You can find more details about standard technical requirements for our courses on our site.

  Course Objectives

  • To compare and contrast the politics of the industrialized countries of Europe, particularly the politics of the United Kingdom, France, and Germany.
  • To investigate contemporary political and economic challenges facing European societies.
  • To develop understanding of the evolution of European integration and the current role of the European Union in world politics.

  Measurable Learning Outcomes

  • Identify the significant historical and cultural factors that shaped the political development of the United Kingdom, France, Germany, and other selected European nations.
  • Compare and contrast the historical path of development of the countries studied.
  • Identify and explain the functioning of governmental institutions in the aforementioned countries and other European countries selected by the instructor.
  • Identify and explain the role of significant political actors in European countries, such as the role of political parties, organized interests, etc.
  • Describe and explain the process of economic development in the European countries selected for study.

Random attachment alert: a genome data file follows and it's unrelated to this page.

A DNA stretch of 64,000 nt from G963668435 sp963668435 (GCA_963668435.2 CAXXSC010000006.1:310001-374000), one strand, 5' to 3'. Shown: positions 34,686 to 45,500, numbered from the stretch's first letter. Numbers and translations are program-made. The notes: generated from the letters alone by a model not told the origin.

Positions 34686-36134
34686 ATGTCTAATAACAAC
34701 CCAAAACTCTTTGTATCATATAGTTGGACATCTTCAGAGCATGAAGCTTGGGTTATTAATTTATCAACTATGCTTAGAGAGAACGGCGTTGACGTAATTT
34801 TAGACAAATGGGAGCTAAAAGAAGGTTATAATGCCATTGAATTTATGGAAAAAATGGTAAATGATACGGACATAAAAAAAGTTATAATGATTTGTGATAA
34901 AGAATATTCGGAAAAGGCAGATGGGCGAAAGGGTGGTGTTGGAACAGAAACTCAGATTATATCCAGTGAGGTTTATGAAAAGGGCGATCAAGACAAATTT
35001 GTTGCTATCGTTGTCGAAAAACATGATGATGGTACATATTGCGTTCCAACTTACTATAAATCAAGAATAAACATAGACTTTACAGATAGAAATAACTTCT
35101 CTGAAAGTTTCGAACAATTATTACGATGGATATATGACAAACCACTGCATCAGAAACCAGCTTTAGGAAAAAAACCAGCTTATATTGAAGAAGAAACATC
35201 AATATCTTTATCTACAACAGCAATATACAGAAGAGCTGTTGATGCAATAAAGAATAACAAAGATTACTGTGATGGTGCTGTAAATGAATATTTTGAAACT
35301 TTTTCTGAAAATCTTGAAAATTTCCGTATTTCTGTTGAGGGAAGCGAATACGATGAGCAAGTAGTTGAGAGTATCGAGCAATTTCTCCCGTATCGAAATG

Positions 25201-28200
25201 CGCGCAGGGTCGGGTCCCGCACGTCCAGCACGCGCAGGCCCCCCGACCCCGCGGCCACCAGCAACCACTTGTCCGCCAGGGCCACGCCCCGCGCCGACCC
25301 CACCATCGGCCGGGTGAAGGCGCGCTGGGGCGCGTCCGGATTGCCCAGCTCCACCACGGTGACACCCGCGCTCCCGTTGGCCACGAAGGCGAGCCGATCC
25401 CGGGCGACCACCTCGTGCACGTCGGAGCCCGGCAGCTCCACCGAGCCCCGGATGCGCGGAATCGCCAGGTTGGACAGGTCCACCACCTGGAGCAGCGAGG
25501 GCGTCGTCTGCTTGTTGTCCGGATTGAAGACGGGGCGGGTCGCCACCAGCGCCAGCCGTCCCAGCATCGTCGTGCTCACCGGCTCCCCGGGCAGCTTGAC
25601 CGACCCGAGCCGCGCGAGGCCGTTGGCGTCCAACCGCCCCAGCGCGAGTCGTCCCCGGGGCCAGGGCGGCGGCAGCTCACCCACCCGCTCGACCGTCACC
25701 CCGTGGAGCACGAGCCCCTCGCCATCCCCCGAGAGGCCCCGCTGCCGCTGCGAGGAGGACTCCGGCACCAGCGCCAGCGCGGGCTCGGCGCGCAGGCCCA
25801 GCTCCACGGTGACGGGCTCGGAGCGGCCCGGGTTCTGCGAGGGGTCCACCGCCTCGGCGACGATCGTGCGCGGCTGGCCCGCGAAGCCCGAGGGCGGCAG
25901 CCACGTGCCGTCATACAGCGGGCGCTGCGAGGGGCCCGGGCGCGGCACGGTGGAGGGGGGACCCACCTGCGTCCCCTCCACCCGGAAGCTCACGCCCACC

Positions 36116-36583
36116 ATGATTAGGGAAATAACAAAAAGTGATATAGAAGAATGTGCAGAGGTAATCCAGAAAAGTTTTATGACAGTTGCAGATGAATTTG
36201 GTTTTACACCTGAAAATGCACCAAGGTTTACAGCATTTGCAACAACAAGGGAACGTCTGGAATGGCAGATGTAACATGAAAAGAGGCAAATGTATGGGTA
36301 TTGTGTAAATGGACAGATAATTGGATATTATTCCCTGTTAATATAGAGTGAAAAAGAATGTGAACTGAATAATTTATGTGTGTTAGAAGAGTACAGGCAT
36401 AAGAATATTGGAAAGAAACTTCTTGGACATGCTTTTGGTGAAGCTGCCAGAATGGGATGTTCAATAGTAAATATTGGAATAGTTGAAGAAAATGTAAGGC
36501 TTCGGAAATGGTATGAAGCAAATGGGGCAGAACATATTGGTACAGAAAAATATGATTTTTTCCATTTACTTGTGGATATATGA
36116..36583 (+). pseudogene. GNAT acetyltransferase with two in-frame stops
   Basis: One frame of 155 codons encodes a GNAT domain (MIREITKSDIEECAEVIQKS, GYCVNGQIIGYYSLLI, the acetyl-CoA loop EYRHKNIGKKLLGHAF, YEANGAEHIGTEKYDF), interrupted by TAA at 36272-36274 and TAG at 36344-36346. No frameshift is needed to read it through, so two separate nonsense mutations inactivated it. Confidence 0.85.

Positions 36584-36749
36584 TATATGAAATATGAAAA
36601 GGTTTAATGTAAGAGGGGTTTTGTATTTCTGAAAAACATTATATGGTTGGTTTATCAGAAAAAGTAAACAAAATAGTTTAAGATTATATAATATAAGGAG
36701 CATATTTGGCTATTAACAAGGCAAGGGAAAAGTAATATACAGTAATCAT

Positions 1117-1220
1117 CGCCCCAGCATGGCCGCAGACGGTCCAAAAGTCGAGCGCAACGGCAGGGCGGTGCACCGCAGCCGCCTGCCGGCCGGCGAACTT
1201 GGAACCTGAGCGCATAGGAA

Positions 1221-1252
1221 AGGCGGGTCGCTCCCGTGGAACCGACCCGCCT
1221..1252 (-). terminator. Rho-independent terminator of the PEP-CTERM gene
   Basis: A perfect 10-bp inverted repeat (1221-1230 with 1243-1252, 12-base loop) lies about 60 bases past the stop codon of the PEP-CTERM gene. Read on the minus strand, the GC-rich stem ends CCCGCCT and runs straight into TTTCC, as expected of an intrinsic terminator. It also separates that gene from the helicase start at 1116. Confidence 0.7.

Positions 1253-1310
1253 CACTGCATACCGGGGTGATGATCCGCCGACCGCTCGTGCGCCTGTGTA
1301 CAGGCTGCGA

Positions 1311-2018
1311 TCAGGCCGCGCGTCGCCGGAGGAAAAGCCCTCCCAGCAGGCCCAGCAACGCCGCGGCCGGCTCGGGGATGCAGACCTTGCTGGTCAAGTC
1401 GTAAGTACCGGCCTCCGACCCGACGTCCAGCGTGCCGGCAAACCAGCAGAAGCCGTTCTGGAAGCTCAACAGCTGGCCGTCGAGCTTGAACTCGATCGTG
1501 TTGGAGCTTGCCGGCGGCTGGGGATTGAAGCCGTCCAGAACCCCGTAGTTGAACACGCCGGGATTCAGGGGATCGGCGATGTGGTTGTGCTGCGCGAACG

• Describe the evolution of European integration.
  • Explain and evaluate the functioning of the institutions of the European Union.
  • Recognize the international role played by the European Union.


Grading Scale

Grade Points Percent
A 756-840 90-100%
B 672-755 80-89%
C 588-671 70-79%
D 504-587 60-69%
F 0-503 0-59%

Grade Weights

Assignment Category Points Percent
Discussion Questions (17) 170 20%
Internet Activities (6) 60 7%
Quizzes (6) 60 7%
Papers (2) 150 18%
Exams (2) 400 48%
Total 840 100%

  Schedule of Due Dates

Week 1

Assignment Points Due
Introduction Discussion 10 Wednesday/Sunday
Discussion 1 10
Discussion 2 10 Friday/Sunday
Internet Activity 1 10 Sunday
Plagiarism Tutorial Quiz 0
Quiz 1 10

Week 2

Assignment Points Due
Discussion 3 10 Wednesday/Sunday
Discussion 4 10 Friday/Sunday